Have you learned yet, grasshopper?

I’m fine with the idea that you can pursue something for its own sake, and you don’t need a goal to grow and improve. My Aikido instructors have been trying to beat this into my head for eight years – that I should focus on the training, and not on what rank I am. So I didn’t set an arbitrary date for achieving black belt, although I have set goal dates for tests. (But not this year: my injured shoulder has made testing impossible for the time being, so I am forced to focus on the training itself. Karma?)

But with running, setting goals has helped motivate me. It’s how this infrequent runner who did the occasional 5K race became a 1,000+ mile per year runner who can run 50 at a time. I didn’t really get serious as a runner until I signed up for a Running 101 class at a local running store. The instructor handed a questionnaire to all of us, asking what we wanted to get out of the class, and – significantly – to choose a running goal and a timeframe for achieving it. I’d never run more than 5-6 miles at one time, but I committed to a half marathon later that year.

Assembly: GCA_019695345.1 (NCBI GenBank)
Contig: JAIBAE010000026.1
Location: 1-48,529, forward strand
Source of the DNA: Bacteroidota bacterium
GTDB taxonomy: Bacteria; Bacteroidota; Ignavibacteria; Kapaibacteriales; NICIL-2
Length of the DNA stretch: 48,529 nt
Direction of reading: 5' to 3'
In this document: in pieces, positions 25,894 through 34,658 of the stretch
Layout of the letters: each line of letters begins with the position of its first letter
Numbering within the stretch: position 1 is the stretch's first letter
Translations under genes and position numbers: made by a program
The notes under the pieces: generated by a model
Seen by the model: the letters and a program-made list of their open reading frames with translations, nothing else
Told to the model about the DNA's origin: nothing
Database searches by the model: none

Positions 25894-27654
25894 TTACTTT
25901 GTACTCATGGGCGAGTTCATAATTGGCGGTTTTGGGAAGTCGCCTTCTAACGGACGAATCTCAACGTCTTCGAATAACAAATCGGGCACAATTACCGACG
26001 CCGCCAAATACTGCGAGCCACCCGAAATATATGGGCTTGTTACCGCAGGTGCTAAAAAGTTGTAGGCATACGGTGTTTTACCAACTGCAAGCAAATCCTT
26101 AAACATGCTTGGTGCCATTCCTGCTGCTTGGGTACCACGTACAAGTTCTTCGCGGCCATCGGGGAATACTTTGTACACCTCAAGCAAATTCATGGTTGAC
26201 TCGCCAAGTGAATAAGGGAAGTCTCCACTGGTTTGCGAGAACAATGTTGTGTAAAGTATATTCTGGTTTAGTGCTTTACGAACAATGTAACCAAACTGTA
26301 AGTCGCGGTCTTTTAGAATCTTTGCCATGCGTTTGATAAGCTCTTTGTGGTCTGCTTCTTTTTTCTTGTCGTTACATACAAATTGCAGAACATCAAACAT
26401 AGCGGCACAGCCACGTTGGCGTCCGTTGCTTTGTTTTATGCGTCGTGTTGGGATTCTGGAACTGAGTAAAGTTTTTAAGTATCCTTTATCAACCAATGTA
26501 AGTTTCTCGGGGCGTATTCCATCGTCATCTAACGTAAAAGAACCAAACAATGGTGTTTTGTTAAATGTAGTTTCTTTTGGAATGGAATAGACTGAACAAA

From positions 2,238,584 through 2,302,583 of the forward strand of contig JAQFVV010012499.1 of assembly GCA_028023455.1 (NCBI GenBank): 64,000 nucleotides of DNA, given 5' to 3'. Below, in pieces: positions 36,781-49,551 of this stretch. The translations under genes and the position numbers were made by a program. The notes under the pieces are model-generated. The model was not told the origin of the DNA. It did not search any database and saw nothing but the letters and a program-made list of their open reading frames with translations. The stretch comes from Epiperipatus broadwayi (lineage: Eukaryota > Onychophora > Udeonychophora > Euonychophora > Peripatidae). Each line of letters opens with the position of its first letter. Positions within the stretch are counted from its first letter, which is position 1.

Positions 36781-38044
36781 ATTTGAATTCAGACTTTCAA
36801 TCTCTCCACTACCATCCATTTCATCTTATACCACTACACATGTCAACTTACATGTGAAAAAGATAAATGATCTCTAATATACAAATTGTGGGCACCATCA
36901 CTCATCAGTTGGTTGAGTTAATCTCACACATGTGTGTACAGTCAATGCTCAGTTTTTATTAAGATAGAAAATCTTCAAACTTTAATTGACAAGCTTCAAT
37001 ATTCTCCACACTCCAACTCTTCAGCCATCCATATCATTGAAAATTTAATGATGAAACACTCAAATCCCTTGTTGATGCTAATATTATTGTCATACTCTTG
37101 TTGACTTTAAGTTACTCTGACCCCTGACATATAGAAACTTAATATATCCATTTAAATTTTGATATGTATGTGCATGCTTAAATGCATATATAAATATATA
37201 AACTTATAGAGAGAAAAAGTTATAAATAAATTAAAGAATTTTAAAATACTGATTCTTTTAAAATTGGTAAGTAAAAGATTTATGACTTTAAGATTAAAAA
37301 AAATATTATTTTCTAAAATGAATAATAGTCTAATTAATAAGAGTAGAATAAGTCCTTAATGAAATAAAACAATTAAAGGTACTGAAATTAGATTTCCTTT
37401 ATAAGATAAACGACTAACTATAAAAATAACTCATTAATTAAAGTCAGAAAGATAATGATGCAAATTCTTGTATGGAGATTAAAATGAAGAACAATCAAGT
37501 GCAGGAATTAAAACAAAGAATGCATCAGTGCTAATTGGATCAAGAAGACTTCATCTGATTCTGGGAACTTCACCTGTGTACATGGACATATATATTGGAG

Crossing the finish line at Run Woodstock.

Crossing the 50-mile finish line. Never woulda happened without that first commitment to a distance I’d never run before.

Now, I wasn’t going to “fail” Running 101 if I hadn’t set a goal, and no one would have been disappointed (except me), but putting it in writing, and handing it in, made it real – something I felt obligated to carry out. Every milestone since then has been the result of setting a goal, then putting in the training needed. If I were just running to stay fit, or for the social aspects, then I wouldn’t feel the need to keep setting them. But there are still some personal limits I’d like to test.

And then there’s this quote from Bill Copeland:

“The trouble with not having a goal is that you can spend your life running up and down the field and never score.”

Is it possible to do well at something without goals? Sure. But will you? Without that first half marathon, would I have run a full one the next year, or my first ultra the year after that? Maybe, but likely not. The simple act of committing to the half was that rare event – a genuine life changer.